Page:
Federal scientists have concerns about the expansion of the Jackpine oil sands mine.
In their final submissions to the Canadian Environmental Assessment Agency, several federal departments say they still have questions about Shell’s plans. They include how growth in the industry has outpaced the company’s assessment of cumulative effects, how changing flow in the Athabasca River will affect contaminant levels and how well Shell is able to control effluent from artificial lakes that will be used to store tailings …
Shell has failed to look at the overall picture of how total development has already affected wildlife habitat, let alone the impacts of further expansions, says Environment Canada. Its document goes on to say that where those impacts are measured, Shell’s assessment minimizes them. For example, Shell says the amount of high-quality caribou habitat destroyed is of “low magnitude,” even though the company acknowledges the amount of those losses total about 40 per cent. “It is unclear how Shell Canada defines a 40 per cent loss … as a low-magnitude effect,” Environment Canada says.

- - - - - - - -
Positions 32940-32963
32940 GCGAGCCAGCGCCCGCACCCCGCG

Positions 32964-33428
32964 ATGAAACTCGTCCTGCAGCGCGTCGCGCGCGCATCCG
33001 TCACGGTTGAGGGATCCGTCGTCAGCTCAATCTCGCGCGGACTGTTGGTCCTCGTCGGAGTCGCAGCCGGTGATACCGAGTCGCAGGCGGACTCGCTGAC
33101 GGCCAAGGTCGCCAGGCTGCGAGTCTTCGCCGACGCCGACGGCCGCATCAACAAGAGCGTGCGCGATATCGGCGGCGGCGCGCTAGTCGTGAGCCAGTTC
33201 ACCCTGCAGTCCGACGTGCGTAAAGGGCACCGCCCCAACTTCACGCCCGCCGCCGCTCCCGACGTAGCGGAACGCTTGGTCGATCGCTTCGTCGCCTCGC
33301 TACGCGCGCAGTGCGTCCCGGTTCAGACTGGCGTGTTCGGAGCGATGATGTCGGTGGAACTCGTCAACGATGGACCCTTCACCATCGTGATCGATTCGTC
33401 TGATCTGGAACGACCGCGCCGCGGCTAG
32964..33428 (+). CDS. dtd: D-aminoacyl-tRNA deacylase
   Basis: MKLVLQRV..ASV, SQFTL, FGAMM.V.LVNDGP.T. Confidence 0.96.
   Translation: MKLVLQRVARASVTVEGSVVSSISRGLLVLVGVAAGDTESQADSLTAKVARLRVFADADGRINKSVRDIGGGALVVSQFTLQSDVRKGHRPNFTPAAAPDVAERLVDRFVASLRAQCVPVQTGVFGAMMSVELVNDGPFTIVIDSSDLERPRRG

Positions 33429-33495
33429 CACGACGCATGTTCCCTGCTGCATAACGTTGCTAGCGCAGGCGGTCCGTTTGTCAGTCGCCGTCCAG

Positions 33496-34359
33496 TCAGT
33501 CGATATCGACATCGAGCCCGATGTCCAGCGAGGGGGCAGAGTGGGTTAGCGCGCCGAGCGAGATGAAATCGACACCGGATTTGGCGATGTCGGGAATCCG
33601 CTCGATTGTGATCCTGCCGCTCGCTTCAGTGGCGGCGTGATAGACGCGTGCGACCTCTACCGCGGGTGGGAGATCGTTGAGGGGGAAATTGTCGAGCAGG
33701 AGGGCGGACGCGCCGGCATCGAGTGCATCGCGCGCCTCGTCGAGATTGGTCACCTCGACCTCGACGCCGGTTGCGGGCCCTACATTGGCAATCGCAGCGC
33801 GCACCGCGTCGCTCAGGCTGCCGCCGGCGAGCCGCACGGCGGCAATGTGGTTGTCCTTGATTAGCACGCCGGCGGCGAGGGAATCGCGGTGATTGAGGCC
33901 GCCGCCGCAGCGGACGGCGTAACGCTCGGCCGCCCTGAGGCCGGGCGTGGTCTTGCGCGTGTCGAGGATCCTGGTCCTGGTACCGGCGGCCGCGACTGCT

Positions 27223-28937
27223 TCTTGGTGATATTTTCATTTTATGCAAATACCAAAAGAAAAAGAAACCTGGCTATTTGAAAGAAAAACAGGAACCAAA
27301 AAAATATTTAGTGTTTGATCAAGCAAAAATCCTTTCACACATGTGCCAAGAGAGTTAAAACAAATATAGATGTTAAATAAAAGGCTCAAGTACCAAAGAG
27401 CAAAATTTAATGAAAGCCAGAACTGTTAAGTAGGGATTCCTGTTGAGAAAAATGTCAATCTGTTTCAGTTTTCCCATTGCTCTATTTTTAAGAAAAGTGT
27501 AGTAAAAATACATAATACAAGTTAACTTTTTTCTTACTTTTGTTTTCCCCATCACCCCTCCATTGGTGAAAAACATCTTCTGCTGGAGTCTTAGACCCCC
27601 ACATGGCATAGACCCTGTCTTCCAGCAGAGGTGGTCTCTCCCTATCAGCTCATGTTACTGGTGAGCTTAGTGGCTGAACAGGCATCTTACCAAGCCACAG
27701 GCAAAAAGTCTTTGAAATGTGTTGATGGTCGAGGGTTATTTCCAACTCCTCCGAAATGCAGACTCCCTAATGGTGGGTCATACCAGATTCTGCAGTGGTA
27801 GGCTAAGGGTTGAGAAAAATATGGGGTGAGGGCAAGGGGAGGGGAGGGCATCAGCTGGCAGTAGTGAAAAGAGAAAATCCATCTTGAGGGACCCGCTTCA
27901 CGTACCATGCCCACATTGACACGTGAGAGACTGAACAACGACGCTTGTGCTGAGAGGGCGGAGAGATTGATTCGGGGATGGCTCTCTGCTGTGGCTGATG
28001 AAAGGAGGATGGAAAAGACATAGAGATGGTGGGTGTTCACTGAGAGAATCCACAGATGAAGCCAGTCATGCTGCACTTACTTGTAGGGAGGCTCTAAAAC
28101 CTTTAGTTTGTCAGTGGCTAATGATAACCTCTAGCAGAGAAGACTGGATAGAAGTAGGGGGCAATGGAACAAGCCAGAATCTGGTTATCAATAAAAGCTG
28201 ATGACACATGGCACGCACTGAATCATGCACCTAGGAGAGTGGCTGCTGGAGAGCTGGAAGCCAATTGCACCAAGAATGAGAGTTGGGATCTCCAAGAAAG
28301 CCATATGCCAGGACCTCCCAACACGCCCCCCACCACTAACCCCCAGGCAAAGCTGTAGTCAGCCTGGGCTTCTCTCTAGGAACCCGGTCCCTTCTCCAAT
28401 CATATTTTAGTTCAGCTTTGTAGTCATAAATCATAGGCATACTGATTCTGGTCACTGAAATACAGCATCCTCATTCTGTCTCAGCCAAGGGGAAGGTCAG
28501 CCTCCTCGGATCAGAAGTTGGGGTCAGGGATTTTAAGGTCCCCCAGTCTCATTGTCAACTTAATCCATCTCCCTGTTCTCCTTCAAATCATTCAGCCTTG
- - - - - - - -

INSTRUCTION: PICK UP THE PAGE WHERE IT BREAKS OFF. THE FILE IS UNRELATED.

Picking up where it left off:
And a scientist with the Department of Fisheries, whose job might be eliminated, is concerned about Northern Gateway and Enbridge’s planning for a potential spill.
Enbridge Inc.’s response plan for a potential spill of Northern Gateway oil into the pristine waters off British Columbia doesn’t take into account the unique oil mixture the pipeline would actually carry, documents show … Kenneth Lee submitted a research proposal last December saying the matter requires further study because Enbridge’s plan had “strong limitations due to inaccurate inputs.” ”The Northern Gateway pipeline proposal lacks key information on the chemical composition of the reference oils used in the hypothetical spill models,” wrote Lee, head of DFO’s Centre for Offshore Oil Gas and Energy Research, or COOGER.